November 13, 2012,
Surabaya, East Java, Indonesia.
[Editor’s note: Sovereign Man Chief Investment Strategist Tim Staermose is filling in for Simon today.]
Surabaya in East Java is a glamorous old city that became a colonial stronghold during the time of the Dutch East Indies. It was also the starting point for the Indonesian independence movement, which fanned out across the archipelago after the Japanese surrender in 1945.
The city probably reached its peak during the roaring ’20s when world famous figures such as comedian Charlie Chaplin and novelist Joseph Conrad for a brief time called it home.
The Hotel Majapahit, where I have been staying, is a magnificent old colonial hotel built in 1910. It was known as the Oranje Hotel, after the Dutch Royal family, and in its early days was THE place to be.
The opulence of the place is quite extraordinary with wall-to-wall marble, hand-made mosaic tiles, and teak. The Presidential Suite, I am told, is over 8,500 square feet.
If only the walls could talk. The history all around me serves as a poignant reminder of how empires rise, peak and decline.
The Dutch first landed here to in 1595 to secure spices, reportedly making a 400% return on their investment. Such profit set off a gold rush to the East Indies, and the Dutch empire eventually came to dominate the archipelago we today know as Indonesia for 350 years.
But eventually, the ongoing expense of fighting localized wars against the native people, corruption, and mismanagement led to the empire’s decline.
As Simon and I have repeatedly pointed out in these missives, today it is the United States that faces a similar decline. Having reached the point where they must borrow money to pay interest on the money they’ve already borrowed, the US government has passed the point of no return.
But just because the US government’s finances are toast doesn’t mean US companies are in the same boat.
Sipping a Starbucks coffee in a glitzy new shopping mall in Surabaya once again shows how homogenous the world has become. Stores here sell western brand clothes as locals tap away on their iPhones, gossiping on Facebook and Twitter.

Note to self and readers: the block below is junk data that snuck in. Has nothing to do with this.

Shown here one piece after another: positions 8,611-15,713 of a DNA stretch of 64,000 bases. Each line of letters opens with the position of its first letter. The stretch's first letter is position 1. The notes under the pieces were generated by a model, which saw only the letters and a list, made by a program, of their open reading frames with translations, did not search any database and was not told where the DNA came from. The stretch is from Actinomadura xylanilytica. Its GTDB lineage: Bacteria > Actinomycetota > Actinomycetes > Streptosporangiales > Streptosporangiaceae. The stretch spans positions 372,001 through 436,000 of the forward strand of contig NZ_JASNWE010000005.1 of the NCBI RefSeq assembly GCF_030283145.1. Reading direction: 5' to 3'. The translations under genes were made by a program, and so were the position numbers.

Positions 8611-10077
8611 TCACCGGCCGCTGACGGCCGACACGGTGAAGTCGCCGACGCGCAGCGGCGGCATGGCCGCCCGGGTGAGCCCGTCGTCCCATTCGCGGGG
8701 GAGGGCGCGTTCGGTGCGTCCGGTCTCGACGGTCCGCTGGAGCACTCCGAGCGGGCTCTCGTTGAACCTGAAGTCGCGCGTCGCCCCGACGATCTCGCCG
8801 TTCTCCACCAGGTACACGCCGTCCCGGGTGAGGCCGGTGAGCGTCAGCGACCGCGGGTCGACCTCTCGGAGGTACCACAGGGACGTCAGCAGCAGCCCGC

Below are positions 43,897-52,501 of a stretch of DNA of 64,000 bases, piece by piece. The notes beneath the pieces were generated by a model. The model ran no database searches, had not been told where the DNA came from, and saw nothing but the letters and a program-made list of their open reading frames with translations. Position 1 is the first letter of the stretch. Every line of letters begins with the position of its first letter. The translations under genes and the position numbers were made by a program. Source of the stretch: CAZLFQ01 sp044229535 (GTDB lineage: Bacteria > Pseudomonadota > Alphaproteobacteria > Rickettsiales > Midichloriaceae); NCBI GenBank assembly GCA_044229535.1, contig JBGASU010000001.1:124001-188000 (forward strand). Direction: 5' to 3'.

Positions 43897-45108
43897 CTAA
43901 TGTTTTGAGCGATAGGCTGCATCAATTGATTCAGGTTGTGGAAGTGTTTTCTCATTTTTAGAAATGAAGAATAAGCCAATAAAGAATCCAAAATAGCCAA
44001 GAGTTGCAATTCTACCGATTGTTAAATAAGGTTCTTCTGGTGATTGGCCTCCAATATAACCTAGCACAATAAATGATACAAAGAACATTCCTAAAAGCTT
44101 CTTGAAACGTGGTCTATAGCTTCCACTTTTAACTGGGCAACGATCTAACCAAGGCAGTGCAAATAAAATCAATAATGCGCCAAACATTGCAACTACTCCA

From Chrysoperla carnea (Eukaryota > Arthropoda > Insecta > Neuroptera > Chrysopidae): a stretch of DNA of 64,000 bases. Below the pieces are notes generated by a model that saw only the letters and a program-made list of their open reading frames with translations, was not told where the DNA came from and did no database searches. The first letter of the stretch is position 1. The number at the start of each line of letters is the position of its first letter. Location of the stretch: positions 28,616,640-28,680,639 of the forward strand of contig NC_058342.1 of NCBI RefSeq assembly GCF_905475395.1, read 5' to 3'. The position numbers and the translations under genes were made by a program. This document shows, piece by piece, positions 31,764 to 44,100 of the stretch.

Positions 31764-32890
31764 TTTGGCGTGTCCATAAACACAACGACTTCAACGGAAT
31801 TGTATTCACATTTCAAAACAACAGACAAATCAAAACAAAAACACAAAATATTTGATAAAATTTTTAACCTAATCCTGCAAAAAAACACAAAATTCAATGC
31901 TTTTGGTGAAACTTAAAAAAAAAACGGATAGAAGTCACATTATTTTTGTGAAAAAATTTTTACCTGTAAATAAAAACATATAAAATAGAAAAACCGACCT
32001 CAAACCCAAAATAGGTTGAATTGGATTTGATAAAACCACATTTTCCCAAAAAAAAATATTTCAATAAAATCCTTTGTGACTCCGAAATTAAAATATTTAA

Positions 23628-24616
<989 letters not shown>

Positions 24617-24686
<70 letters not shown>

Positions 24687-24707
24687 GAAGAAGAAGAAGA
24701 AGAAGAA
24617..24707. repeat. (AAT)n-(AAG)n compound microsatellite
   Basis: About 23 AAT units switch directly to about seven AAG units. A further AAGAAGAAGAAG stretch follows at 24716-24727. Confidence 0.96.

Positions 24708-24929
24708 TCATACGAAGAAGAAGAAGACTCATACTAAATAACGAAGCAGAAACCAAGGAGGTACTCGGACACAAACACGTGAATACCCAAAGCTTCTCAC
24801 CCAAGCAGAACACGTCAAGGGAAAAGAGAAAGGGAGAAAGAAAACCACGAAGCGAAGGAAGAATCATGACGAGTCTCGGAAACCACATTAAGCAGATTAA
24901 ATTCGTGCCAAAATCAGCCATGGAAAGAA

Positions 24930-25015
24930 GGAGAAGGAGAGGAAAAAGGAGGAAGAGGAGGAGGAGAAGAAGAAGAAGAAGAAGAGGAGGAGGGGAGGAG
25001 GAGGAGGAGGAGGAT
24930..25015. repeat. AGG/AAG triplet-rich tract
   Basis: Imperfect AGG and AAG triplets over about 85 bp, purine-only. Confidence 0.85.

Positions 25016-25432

The packed McDonalds on Surabaya’s main business thoroughfare is a three-story megalith — the biggest I’ve seen anywhere, aside from the old flagship store in Beijing’s Tiananmen Square.
With the possible exception of Vietnam and Myanmar, I see the same things throughout my travels in Asia: the new middle class in Asia aspires to the same things most westerners do.
And those not yet in the ranks of the urban middle class nearly all want to be. This creates a new demand for the products and services that American corporations are the best in the world at delivering.
Today, Surabaya is Indonesia’s second-largest city with over 7 million inhabitants (3 million within the city limits and another 4 million in the suburbs). China and India have more than 50 cities just like it.
In each one, American companies will tap into vast, new, rapidly growing markets.
So, just because Uncle Sam is going down the gurgler doesn’t mean we shouldn’t be bearish on US companies. There is literally a world of opportunity beyond America’s borders.
Who needs the government and the military? Or even US consumers? With tens of millions of new Asian customers, the US is still conquering the globe with movies, jeans, fast food, and the world’s most popular websites.
Until next time,
Chief Investment Strategist